Skype Discussion:Resurrection of Jesus
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07-08-2012, 07:20 AM
Skype Discussion:Resurrection of Jesus
We are very possibly going to have a Skype discussion sometime soon on the resurrection of Jesus.
I have been thinking on how to construct this discussion to make it as productive and organized as possible.

So far, I've thought of a few ground rules that I want some feedback on:

1.) Since there are going to be an overwhelming majority of those on Skype to be against the notion, I want the discussion to be one Skeptic against one Theist.
However, it can be laid out like this - Only one skeptic can verbally discuss and rebuttal the Theist at a time. The others that are listening in can only 'IM' with help, ideas, thoughts or anything that you think will add substance to the conversation.
If the one discussing against the notion decides that he/she would like to pass the discussion on to someone else, he/she can simply say so and then someone will be chosen to replace him/her.

2.) The discussion must stay on topic. If it's possible, we may need someone to watch for red herring or anything that changes the topic at hand.

3.) The title of the discussion and, consequently, the topic we will be sticking to (if it is agreed upon) is The Resurrection of Jesus - Is there viable compelling evidence for it?

I will be trying to revise the rules as I go along.
I don't have a date yet of when this discussion will occur, but I will post it on here when I do.

Any comments or suggestions are required..

“What you believe to be true will control you, whether it’s true or not.”

—Jeremy LaBorde
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07-08-2012, 09:07 AM
RE: Skype Discussion:Resurrection of Jesus
4.) The Bible isn't viable compelling evidence, because in order to validate it's content you have to use either circular logic or the composition fallacy

I agree with the other ground rules.

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07-08-2012, 09:13 AM (This post was last modified: 07-08-2012 11:32 AM by Bucky Ball.)
RE: Skype Discussion:Resurrection of Jesus
Agree up front that whatever the evidence is, if there is equivalent or better evidence for other events, which is better than the resurrection evidence, then those events also have to be accepted, and the other events also have to be affirmed.

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07-08-2012, 09:14 AM
RE: Skype Discussion:Resurrection of Jesus
(07-08-2012 09:07 AM)Vosur Wrote:  4.) The Bible isn't viable compelling evidence, because in order to validate it's content you have to use either circular logic or the composition fallacy

I agree with the other ground rules.

I've heard this a lot before. So maybe you can explain why any Scripture would not be considered as historical documents?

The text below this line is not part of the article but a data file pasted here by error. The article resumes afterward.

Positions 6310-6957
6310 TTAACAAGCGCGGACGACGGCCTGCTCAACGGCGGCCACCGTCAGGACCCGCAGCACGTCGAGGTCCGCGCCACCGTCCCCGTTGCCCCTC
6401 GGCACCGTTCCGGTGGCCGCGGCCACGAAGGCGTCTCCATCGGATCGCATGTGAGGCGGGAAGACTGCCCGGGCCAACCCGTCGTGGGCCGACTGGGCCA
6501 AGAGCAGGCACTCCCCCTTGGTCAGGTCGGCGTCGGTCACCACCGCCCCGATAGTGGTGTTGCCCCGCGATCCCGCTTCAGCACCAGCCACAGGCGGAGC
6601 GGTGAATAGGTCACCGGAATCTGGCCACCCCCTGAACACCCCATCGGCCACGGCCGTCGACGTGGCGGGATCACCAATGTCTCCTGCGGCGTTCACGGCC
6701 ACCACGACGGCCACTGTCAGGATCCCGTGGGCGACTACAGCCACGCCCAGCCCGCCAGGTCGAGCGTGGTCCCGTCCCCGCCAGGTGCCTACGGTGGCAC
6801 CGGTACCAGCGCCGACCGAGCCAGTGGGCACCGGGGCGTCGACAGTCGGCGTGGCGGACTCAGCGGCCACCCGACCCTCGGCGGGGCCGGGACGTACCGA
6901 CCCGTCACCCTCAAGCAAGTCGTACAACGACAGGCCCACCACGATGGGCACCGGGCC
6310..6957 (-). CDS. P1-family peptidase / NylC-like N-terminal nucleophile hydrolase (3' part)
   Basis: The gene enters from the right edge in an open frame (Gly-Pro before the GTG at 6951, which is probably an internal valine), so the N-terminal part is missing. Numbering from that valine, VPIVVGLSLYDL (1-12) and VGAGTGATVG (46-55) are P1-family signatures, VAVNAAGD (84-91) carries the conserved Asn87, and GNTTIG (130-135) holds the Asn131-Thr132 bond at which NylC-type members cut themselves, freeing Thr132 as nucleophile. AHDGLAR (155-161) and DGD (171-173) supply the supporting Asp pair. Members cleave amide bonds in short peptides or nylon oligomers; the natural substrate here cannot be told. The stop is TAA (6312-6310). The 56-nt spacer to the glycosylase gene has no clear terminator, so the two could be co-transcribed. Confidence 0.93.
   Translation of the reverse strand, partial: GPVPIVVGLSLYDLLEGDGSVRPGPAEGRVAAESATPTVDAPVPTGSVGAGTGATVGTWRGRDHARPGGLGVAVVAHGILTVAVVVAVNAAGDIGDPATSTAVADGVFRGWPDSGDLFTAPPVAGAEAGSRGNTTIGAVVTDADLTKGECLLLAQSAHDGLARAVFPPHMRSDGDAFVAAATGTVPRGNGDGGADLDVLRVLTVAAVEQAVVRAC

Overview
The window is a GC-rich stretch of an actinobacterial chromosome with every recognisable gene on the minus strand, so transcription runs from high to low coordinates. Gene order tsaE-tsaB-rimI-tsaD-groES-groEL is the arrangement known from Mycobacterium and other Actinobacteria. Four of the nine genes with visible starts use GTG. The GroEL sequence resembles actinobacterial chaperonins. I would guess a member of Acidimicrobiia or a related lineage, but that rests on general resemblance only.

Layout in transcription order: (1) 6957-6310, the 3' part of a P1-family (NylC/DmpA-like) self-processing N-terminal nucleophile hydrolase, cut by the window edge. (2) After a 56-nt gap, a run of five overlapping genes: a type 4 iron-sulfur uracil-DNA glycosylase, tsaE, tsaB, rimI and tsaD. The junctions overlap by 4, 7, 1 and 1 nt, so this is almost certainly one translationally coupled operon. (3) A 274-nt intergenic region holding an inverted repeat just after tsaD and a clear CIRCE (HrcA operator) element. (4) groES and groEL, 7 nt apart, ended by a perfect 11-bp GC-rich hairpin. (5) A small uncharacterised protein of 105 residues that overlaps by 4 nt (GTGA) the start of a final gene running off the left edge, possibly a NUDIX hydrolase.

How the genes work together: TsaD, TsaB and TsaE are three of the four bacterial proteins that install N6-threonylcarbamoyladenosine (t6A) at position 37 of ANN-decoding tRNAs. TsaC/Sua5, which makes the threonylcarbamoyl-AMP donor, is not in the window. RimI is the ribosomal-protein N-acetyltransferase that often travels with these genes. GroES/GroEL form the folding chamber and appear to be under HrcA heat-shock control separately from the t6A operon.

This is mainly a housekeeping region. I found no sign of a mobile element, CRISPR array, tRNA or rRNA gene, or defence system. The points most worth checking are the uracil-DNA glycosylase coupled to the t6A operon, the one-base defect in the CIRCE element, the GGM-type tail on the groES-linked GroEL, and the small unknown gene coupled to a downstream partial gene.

I'm just curious honestly because I hear that a lot but don't hear why they think so.

Also, I'll most likely be using evidence from both ends.
Whatever that may mean.

“What you believe to be true will control you, whether it’s true or not.”

—Jeremy LaBorde
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07-08-2012, 09:15 AM
RE: Skype Discussion:Resurrection of Jesus
(07-08-2012 09:13 AM)Bucky Ball Wrote:  Agree up front that whatever the evidence is, equivalent or better evidence for other events which is better than the resurrection evidence, also has to be accepted, and the other events also have to to be affirmed.

I'm not sure what you're saying here. It may be your punctuation, but please explain further.

“What you believe to be true will control you, whether it’s true or not.”

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07-08-2012, 09:32 AM (This post was last modified: 07-08-2012 10:17 AM by Bucky Ball.)
RE: Skype Discussion:Resurrection of Jesus
(07-08-2012 09:15 AM)ideasonscribe Wrote:  
(07-08-2012 09:13 AM)Bucky Ball Wrote:  Agree up front that whatever the evidence is, equivalent or better evidence for other events which is better than the resurrection evidence, also has to be accepted, and the other events also have to to be affirmed.

I'm not sure what you're saying here. It may be your punctuation, but please explain further.

I'm saying that before the debate, you agree on the nature of the "evidence" that you will accept, for "belief"/acceptance, that a past event is actually true, and that if I can provide the same or better evidence for other "events" with the same or better evidence, that you agree, beforehand, to affirm, that the other events are also actually true, and that the other side be given the time to present the same or better evidence for at least one other supposedly "historical" event.

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"And you quit footing the bill for these nations that are oil rich - we're paying for some of their *squirmishes* that have been going on for centuries" - Sarah Palin
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07-08-2012, 10:05 AM
RE: Skype Discussion:Resurrection of Jesus
(07-08-2012 09:14 AM)ideasonscribe Wrote:  
(07-08-2012 09:07 AM)Vosur Wrote:  4.) The Bible isn't viable compelling evidence, because in order to validate it's content you have to use either circular logic or the composition fallacy